Transgender Warriors

(Books, Government, History, Kalamazoo, Nonfiction) Permanent link

What with last year’s passage of Ordinance 1856 in Kalamazoo and June being now-presidentially-proclaimed Lesbian, Gay, Bisexual, Transgendered Pride Month, I have been inspired to learn more about the lives of transgendered individuals, the oppressions they face and the strength it takes to walk in this culture as a trans person. At KPL, I discovered documentaries, feature films, biographies, historical accounts, sociological perspectives and novels.       

I was especially struck by Transgender Warriors: Making History from Joan of Arc to RuPaul. Transgender activist Leslie Feinberg gives many examples through history of famous and not-so-famous people who crossed the lines of the gender expectations our culture holds. I learned so much through their and Feinberg’s own experiences.

Some subject terms you can use to find information about, by and for transgendered people in KPL’s collection are: transgender people; transgenderismtranssexuals and gender identity. Also, check out the GLBT Pride display on the first floor of the Central library through the end of June!


Transgender Warriors: Making History from Joan of Arc to RuPaul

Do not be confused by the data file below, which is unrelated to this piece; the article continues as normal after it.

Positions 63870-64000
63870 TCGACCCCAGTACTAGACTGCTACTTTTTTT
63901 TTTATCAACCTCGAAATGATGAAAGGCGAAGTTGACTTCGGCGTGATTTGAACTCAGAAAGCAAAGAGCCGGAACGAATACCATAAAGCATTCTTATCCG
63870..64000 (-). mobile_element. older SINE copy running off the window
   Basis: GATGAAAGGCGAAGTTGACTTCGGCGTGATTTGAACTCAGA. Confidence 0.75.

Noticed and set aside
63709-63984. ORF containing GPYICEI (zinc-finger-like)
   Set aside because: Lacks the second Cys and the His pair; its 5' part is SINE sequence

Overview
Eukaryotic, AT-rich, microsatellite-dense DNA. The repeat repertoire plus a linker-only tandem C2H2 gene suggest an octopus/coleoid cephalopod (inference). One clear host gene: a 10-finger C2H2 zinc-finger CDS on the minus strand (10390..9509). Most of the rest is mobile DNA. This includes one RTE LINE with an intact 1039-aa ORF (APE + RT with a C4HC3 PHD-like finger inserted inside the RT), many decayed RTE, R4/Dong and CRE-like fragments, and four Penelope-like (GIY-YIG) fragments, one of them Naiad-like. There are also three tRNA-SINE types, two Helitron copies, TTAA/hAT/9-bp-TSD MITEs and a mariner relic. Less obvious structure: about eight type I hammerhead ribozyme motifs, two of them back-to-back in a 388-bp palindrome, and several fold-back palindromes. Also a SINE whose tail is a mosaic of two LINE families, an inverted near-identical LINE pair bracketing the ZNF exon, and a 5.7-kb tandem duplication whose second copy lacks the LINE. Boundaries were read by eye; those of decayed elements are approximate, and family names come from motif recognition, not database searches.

Posted by Christine Hann at 06/26/2010 10:46:11 AM | 

It's great you wanted to learn more about the transgender community! As a female-to-male 'trans man' I especially enjoyed reading "Just add hormones" by Matt Kailey. It is a thorough guide to the experience of transgender and transsexual people.

Also the ordinance helps within city limits but there is still soooo much discrimination in our community, state and nation. For instance I have been denied health care for flu and work accidents at several local medical practices. They explicitly refused to treat me for ANYTHING. I do not believe this is ethical or proper use of the "do no harm" oath that practitioners take...

Second, there is great difficulty getting hired for anyone in this economy but especially in Kalamazoo as a transgender person. I am now a good looking guy but in the beginning of transition customers at my job would call me "it" or make disparaging remarks about me behind my back. The community may have passed the ordinance but there are still plenty of barriers we face in Kalamazoo.

Keep reading and learning and know that I and others truly appreciate it when people like yourself take the time to get to know more about our experiences!
Posted by: JS ( Email ) at 6/29/2010 10:07 AM

JS, thank you for your comment and for sharing about some of your personal experience here in Kalamazoo. I'm so sorry to hear of the discrimination and derogatory treatment you've faced. I will check out "Just Add Hormones;" I'm glad to see we have it in the KPL collection.
Posted by: Christine Hann ( Email ) at 6/30/2010 4:48 PM

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